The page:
There is a famous story about former world heavyweight boxing champion, Mohammed Ali. He was on a flight in the US and was refusing to wear his seat belt. When the flight attendant told him to put on the seatbelt, he replied “Superman don’t need no seat belt”. The flight attendant instantly replied: “Superman don’t need no airplane either”.
Many school principals feel their boards expect them to be like Superman. They also sense that their staff, their students and their school communities think similarly. Few jobs have the range of complex and often competing constituencies that school principals must keep happy – their boards, parents, students, teachers, staff, alumni, government authorities, accreditation organisations, owners of neighbouring properties, the media, the wider community, politicians, bureaucrats, their families (yes!), and so on. The list may not be quite as long as a national leader, but notwithstanding Winston Churchill’s comment that “Headmasters have powers at their disposal with which Prime Ministers have never yet been invested”, it is understandable that fewer and fewer applications are received when principals’ vacancies are advertised these days compared with a decade or two ago.
As expectations of school principals continue to increase, a real risk arises that these expectations reach the point of becoming unrealistic. You may have never heard the German expression “Eierlegende Wollmilchsau”. Literally meaning “egg-laying wool-milk-sow”, it describes a pig covered in fluffy fur that lays eggs and produces milk. It is the perfect farm animal that only has advantages, satisfies all needs, and meets all demands by bringing together the best qualities of a hen (laying eggs), sheep (producing wool), cow (giving milk) and pig (eats rubbish and produces bacon). The only shortcoming of the “Eierlegende Wollmilchsau” is that it doesn’t exist.
I wonder whether the ideal school principal is seen by some school boards as resembling the Eierlegende Wollmilchsau – perfect in every way except that he or she doesn’t really exist.
In the preface to his book Letters from School, the Principal of Westminster School in England from 1970 to 1986, John Rae, wrote feelingly about the scrutiny, often unfair, to which school principals are often subjected by parents, school boards and the general community. He observed that “ours is the one job in society that everyone feels qualified to criticise”. Paraphrasing the critics, he continued:
“We have all been to school. We all know how it’s done. It didn’t strike us then and it doesn't strike us now as a job requiring much in the way of sophisticated expertise. We wouldn’t actually say that any fool could do it, but we think it is largely a case of common sense, an amateur business and not even full-time, given the long holidays and the short working day”.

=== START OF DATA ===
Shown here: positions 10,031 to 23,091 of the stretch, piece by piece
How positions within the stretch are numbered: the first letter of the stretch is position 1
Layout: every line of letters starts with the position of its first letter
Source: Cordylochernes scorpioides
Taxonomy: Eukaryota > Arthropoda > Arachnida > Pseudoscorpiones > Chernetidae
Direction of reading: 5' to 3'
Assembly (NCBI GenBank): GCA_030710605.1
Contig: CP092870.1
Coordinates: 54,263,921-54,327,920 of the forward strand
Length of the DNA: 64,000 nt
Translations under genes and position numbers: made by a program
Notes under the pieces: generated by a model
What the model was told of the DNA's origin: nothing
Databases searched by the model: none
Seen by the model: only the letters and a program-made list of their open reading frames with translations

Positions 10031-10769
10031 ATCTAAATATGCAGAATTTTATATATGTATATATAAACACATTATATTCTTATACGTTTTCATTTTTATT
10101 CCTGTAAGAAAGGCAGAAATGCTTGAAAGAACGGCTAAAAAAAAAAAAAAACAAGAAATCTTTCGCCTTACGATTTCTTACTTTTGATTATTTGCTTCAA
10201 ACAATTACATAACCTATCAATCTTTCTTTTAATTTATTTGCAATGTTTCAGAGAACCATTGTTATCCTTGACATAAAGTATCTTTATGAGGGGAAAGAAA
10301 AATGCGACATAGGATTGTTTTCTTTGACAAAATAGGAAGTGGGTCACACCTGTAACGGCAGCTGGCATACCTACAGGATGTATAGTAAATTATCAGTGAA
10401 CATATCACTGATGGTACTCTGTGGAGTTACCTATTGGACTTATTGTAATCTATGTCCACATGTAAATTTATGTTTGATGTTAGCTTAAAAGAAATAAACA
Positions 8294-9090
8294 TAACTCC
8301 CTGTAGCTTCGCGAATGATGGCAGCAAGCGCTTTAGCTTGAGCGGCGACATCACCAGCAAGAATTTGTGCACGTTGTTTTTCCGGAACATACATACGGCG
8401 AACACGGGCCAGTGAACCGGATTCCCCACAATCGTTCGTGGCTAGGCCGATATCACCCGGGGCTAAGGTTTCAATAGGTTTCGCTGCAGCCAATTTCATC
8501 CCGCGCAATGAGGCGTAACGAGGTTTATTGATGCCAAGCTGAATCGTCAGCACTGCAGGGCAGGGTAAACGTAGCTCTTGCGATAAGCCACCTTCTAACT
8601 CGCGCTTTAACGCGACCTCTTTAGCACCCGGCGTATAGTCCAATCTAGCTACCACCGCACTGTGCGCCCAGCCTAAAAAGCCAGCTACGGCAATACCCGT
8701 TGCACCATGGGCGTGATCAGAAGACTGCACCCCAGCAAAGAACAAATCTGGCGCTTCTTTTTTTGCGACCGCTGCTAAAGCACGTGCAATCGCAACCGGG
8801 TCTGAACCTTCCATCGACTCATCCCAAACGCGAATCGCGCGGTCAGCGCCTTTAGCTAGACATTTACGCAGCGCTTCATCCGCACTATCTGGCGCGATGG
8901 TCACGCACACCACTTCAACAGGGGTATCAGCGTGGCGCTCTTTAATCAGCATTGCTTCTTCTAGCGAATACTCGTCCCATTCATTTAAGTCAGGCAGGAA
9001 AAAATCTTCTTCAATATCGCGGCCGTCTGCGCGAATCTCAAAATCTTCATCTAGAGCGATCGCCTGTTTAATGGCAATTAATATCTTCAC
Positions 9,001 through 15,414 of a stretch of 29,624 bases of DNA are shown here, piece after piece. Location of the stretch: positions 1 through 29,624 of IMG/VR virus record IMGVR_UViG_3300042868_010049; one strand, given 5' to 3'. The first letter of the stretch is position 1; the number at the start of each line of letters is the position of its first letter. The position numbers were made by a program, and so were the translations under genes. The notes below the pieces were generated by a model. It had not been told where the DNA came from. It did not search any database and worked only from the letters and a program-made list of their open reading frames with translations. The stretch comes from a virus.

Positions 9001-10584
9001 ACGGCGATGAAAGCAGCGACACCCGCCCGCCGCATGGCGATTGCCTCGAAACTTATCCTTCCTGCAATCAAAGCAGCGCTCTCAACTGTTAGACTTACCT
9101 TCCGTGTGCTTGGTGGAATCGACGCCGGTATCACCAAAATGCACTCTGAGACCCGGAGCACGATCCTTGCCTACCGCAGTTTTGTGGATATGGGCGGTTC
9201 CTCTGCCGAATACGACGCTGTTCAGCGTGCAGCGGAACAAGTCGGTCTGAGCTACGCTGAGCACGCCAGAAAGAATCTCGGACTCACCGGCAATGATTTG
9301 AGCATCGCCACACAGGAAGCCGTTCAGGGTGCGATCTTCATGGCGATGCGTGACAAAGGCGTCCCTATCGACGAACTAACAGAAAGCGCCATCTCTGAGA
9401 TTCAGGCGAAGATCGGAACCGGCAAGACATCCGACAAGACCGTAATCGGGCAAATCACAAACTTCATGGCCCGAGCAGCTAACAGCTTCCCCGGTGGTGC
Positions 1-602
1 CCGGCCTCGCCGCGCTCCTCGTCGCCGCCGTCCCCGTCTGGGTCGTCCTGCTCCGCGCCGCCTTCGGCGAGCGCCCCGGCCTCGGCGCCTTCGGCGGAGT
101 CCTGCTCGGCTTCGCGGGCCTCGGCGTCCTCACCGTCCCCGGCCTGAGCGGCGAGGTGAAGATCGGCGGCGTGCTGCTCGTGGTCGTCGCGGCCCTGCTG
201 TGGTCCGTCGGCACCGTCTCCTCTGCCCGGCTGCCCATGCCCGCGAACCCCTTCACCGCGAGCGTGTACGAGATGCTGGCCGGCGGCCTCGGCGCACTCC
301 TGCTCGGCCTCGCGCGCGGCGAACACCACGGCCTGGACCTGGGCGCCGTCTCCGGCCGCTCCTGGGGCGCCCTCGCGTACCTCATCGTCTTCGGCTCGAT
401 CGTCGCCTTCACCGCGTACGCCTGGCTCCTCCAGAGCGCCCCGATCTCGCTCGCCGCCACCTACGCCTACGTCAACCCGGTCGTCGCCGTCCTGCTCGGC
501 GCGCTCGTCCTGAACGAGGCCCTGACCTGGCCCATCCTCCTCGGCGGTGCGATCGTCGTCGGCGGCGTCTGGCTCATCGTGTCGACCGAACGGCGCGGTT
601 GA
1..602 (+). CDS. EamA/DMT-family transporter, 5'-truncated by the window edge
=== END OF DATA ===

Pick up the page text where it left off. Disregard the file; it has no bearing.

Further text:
Rae continued: “Headmasters and headmistresses are insecure, more so than they look. They regard any criticism of the school as criticism of their leadership, as indeed it is”.
On the other hand, he also wrote this reflection on being a school principal: “It must surely be the best job in the world. There is such variety, such unpredictability, and such provocative fascination in dealing with the young”.
I concur with the full range of Rae’s views, contradictory though they may appear. The huge challenge for Principals as they fulfil the duties of “the best job in the world”, of course, is that they must try and meet a daunting array of expectations.
Where do I begin? School principals are expected to:
I doubt even Winston Churchill had to deal with such a diverse range of responsibilities. However, to be fair, he did have to keep Josef Stalin on side in the effort to defeat the Nazis in World War II, which some might argue (tongue-in-cheek) was akin to the challenge of negotiating many staffing issues in schools today.
It is important for school boards to appreciate the complexity of the demands made upon their Principals these days, and to provide unwavering support for the Principal without hesitation. No Principal should ever feel alone as they lead their school, although sadly many do. School leadership is always a team effort.
In this context, I love the words of Faith Abiodun (UWC International Executive Director) from August 2023: “Not a single one of us is going to change the world by ourselves. We always do that in community and you have to learn how to do that. Sometimes those really uncomfortable experiences of having your clear ideas being challenged propel you to become a much more conscious member of society. And that is worth fighting for”.
My concluding message to board members as they work to support the principal is a simple one - we fail as leaders when we expect more from others than we expect from ourselves. If you expect someone to fight for you, you must also fight for them.
-Dr Stephen Codrington
Rae, J (1988) “Letters from School”, London: Fontana Press.
Thank you to 720.ch for the base graphic that was adapted for use in this article.
We help school boards with Principals’ performance reviews and appraisals.
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